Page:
BMJ Stone
EZG Manufacturing
Federated Insurance
Fraco USA, Inc.
Hohmann and Barnard, Inc.
Hydro Mobile, Inc.
iQ Power Tools
Kennison Forest Products, Inc.
Mortar Net Solutions
Non-Stop Scaffolding
Pullman Ermator
Tradesmen's Software, Inc.
November 2, 2005 7:30 AM CST

Taming the Many-headed Monster and Making it Serve You


Sometimes it is helpful to tell an absurd story in order to illustrate a point. Here goes mine. Picture this: You walk into your weekly progress meeting with your client or your client's client (i.e., the owner). You sit down at the conference table with other subs and contractors. Your project foreman and your boss are there, ostensibly to lend support. Strength in numbers. Pretty good idea. Sounds like the perfect setup for the Full Contact PM, doesn't it?

Your boss is the senior project manager of your company, and your foreman has as many years field experience as you have years of life - he's been doing it forever! The construction manager has just addressed a question to your company. It's the usual kind of thing, like, "How come you haven't done such and such yet?" You have been expecting this question, because you have done your homework, so you've got good answers. You are about to open your mouth and illuminate the entire room with your brilliance and leadership, but your boss jumps in first. You think to yourself, "Wait just a darn minute! Aren't I the PM?" Hold that thought a moment.

Your boss is about the nicest guy in the world. He feels badly when things don't go well on the job. He's an honest man and doesn't mind saying something like, "You know, right now we're just kind of screwed up, and we're having a tough time getting things right." You cringe in horror. Instantly, however, another brilliant thought comes to your mind, and you can help your boss out by explaining to the CM that what your boss actually meant to say was such and such. Yes, it will work. You are indeed brilliant! You open your mouth to bail out your boss, but your foreman beats you to the punch.

Your foreman has lived this situation. And he's also an honest guy, so he says something like, "Yeah, we just can't get any good help these days. That crew we have on the job - not our best. In fact, we picked up half of them off of the street last week, so they're still learning. If they don't quit on us, a couple of them could become pretty good hands in a few months."

Your only remaining brilliant (and private) thought is, "Now where did I put my resume?"

OK, so maybe the story is a bit far-fetched. But maybe your boss or foreman did say something like, "We can definitely do this" or, "No, I can't see it costing that much" or, "We probably should have noticed that when we bid it."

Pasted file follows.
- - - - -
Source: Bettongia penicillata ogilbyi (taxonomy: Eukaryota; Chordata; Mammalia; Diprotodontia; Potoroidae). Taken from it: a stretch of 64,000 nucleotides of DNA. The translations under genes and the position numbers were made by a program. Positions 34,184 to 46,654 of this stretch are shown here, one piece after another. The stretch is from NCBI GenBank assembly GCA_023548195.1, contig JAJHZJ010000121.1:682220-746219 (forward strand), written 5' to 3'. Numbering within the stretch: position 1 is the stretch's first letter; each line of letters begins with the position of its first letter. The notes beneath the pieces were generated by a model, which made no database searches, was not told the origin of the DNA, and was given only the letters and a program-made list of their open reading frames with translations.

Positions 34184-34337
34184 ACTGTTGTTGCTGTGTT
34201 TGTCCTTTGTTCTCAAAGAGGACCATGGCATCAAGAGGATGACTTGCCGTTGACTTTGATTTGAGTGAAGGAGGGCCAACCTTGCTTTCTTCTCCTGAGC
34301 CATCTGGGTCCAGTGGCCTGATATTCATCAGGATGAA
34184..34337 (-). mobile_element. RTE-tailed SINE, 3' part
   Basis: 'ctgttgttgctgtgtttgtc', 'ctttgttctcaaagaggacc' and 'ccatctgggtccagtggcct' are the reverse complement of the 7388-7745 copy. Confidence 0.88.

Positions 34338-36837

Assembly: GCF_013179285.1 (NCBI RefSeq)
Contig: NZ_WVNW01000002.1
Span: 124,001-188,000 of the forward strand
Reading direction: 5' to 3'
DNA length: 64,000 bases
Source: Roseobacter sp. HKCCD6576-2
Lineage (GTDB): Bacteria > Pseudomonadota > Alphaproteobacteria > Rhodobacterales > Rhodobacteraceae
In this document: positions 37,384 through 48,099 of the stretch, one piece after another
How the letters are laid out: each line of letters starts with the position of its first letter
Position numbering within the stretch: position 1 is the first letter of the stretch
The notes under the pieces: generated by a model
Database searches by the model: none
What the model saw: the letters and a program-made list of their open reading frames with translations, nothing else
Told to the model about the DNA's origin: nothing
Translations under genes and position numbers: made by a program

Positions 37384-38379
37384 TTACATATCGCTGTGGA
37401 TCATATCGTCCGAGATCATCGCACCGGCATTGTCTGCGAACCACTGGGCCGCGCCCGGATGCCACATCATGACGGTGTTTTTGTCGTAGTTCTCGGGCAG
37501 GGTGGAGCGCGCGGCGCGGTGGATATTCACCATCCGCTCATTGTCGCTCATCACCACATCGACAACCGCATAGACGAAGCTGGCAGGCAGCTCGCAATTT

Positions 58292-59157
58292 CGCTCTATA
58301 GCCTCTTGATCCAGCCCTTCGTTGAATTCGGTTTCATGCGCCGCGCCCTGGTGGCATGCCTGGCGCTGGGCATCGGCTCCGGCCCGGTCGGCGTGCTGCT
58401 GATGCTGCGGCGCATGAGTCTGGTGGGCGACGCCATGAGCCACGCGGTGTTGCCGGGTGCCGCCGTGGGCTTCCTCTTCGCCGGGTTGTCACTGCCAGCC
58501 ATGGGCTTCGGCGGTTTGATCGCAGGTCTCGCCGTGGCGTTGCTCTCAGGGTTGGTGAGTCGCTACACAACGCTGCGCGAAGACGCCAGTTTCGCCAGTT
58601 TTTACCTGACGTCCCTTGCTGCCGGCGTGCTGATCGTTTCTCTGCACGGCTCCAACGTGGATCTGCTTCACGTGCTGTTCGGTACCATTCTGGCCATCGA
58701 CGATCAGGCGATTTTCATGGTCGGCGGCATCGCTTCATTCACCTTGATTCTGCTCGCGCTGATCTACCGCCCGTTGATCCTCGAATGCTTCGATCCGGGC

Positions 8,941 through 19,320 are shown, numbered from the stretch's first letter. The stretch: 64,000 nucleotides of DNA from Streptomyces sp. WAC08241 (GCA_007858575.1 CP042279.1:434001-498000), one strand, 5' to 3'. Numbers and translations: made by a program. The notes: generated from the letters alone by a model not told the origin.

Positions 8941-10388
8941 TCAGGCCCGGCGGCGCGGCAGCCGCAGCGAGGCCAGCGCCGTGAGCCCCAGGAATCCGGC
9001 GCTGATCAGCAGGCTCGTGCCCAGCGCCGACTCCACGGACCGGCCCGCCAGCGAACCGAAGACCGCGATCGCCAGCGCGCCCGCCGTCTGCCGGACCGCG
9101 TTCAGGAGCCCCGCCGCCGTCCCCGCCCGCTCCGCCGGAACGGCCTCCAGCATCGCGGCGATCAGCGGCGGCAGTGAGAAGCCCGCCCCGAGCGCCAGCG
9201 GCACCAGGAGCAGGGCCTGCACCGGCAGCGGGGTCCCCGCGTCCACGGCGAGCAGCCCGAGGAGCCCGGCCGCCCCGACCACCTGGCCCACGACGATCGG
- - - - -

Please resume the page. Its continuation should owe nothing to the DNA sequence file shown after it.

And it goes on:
Enough, already! It's wonderful to be honest, but an honest statement should come only after reflecting and meditating on the total picture. In other words, shoot neither from the hip nor the lip!

What's the proper Full Contact PM approach to this problem? According to Coach Gary, it's the PM's preemptive strike, and it begins this way: The PM is the single point of contact, and all communication between your company and your client should flow through the PM, and only the PM. Your company does all it can to keep its PM on this project from beginning to end. Your company realizes that, when they change PMs, it will cost them money, which is no different than changing the foreman on the job.

Now here's the lesson: Instead of the three of you going into the meeting blind, you have a short "meeting before the meeting," and you lay out the issues and where you are going with them. The PM is supported by the considerable field and business experience of the foreman and boss, and there is no contradiction. Each player has his playbook open to the same page, and the PM presents a unified front. You are a team; your goal is to all be running the same play, to score and to win.

About the Author

Gary Micheloni is a working project manager, speaker, author, consultant and coach. He has severals years of industry experience, including a background as a licensed general engineering contractor. For further information and insight on the Full Contact Project Management approach, write Coach Gary at

Copyright © 2005, Gary Micheloni and Full Contact Project Management


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